Price Dynamics in England from 1820-1864: Corn, Trade Liberalization, and Railway Mania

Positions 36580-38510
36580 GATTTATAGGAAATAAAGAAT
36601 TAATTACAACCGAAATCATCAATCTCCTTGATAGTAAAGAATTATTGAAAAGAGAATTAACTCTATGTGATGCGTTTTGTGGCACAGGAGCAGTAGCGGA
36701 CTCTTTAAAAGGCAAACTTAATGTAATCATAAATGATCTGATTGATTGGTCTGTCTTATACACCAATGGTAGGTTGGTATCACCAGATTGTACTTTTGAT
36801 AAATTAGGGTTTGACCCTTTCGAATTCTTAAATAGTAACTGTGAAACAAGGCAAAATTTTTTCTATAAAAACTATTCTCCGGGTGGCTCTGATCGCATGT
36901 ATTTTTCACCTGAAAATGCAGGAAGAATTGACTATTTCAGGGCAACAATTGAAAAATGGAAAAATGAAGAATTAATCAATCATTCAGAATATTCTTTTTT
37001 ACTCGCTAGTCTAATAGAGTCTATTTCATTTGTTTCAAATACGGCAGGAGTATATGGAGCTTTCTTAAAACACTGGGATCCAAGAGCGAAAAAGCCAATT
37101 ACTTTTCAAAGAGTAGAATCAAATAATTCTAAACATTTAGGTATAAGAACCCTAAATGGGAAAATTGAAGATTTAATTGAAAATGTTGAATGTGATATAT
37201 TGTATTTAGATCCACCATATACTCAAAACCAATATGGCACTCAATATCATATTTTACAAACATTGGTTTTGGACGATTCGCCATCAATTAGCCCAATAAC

Using price and sales data from 309 markets in England from 1820-1864, I study the 1846 Corn Law trade liberalization in England. I show that the trade liberalization substantially reduced costs of consuming staple grains for the average consumer. Most importantly, I show that the liberalization had distributional effects where some markets experienced substantial price decline, whereas other markets experienced stagnant or even rising prices. The variation in price changes can be attributed to the varying degree to which the transportation network improved in the years leading up to the liberalization. Post-liberalization, access to infrastructure such as roads, waterways or railways turns out to be a good predictor of whether the prices declined or not in a particular market.
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